Using the lamination process in the high-functionality textile industry, this paper investigates the development of an approach for technology and supplier selection based on 12 factors affecting manufacturing technology selection with respect to the supply chain. In many manufacturing industries, technology selection still represents a challenging and not fully understood area, especially when it comes to choosing between competing technologies with similar levels of performance. The methodology employed identified two competing lamination technologies with high levels of development and mechanization: 1) full lamination/solvent type; and 2) dot lamination/solvent free. This was followed by the identification of multiple factors affecting manufacturing technology selection with respect to the supply chain, the use of analytical hierarchy process techniques, and a case study involving site visits and interviews with the senior management of a company operating in the high-functionality textiles industry. The analysis of empirical data gathered from the case study revealed how supply chain related factors are more important than those directly related to the technical merit of the technology such as low-cost manufacturing or automation. The proposed approach has the potential to be transferable to other industries using lamination processes and/or advanced fiber and fabric technology.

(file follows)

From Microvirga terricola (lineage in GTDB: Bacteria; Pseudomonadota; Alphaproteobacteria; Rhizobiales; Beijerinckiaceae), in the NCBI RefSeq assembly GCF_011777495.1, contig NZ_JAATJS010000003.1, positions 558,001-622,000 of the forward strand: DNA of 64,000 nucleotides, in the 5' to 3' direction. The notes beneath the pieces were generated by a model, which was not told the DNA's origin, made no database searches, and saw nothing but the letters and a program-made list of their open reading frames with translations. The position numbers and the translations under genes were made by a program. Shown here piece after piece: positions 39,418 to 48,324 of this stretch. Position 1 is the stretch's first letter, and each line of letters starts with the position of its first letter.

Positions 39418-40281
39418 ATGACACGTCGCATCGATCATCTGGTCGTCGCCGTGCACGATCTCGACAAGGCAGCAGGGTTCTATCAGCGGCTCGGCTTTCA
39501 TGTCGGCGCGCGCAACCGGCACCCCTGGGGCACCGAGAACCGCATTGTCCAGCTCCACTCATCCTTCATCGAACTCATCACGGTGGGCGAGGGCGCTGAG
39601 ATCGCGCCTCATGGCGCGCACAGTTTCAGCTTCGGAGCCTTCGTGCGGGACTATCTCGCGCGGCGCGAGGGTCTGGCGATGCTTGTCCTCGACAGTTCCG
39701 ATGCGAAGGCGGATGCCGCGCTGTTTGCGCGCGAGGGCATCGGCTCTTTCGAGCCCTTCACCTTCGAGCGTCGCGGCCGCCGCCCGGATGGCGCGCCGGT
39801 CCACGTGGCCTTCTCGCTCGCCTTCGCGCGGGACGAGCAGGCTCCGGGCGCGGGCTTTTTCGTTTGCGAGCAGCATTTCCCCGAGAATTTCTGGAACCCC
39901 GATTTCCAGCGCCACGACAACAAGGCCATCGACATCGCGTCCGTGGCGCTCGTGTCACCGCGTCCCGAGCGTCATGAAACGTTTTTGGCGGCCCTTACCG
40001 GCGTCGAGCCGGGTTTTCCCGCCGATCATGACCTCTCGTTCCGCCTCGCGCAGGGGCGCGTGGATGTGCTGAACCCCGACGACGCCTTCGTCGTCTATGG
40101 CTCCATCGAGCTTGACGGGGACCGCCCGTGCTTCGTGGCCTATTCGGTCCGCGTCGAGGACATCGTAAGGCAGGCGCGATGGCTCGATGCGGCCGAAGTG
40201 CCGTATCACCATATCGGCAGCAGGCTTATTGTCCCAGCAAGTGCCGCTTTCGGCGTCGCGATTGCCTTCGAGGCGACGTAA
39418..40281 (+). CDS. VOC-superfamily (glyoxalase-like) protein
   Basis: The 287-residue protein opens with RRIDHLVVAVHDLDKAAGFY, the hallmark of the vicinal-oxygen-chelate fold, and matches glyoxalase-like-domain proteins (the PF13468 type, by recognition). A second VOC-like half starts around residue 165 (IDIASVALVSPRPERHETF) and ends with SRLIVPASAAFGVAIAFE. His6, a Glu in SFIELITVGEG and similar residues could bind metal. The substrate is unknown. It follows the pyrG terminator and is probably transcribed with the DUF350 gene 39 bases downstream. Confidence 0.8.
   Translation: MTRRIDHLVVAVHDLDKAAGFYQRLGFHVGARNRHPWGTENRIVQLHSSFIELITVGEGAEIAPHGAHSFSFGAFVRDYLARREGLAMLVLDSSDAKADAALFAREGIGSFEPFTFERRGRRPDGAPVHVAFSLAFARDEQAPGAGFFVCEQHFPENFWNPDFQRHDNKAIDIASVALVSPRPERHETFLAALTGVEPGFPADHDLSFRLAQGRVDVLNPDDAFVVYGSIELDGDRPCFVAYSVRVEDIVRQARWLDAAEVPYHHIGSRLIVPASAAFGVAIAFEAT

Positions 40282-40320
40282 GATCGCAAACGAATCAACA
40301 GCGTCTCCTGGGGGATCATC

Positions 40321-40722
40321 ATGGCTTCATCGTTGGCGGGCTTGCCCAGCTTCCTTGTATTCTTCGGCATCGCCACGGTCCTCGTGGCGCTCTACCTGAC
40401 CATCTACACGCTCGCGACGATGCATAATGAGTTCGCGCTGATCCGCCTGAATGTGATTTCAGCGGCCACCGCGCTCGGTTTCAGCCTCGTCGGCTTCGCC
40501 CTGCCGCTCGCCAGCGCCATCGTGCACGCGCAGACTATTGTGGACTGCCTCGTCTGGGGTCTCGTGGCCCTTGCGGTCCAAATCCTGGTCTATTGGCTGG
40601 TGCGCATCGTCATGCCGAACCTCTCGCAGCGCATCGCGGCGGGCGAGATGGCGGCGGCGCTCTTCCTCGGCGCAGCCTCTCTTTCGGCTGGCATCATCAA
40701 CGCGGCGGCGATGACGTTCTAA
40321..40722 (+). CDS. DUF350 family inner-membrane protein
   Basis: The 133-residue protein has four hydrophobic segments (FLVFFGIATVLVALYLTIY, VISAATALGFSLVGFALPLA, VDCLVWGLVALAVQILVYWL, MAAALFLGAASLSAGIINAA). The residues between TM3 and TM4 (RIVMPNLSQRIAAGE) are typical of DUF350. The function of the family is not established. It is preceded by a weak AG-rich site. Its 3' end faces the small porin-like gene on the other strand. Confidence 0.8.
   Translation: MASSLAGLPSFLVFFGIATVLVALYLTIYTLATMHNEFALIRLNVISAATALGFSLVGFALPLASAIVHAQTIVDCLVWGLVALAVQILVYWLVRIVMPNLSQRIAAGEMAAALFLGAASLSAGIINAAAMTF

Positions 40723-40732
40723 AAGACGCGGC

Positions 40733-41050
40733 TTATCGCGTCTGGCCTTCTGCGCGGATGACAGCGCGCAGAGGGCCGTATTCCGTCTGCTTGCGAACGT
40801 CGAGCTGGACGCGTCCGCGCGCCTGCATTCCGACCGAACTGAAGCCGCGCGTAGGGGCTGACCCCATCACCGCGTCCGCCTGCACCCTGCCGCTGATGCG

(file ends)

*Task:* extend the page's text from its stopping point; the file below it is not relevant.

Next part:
FunderThis work was supported by the U.K. Department for Business, Innovation & Skills-AMSCI CiC, under Grant 151410
- Access control
- Analytical hierarchy process (AHP) techniques
- Reinforcement learning
- Unmanned aerial vehicles
- Wireless communication
- high-functionality textile industry
- supplier selection
- supply chain
- technology selection
ASJC Scopus subject areas
- Strategy and Management
- Electrical and Electronic Engineering
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- School of Mechanical, Aerospace and Automotive Engineering - Assistant Professor (Academic)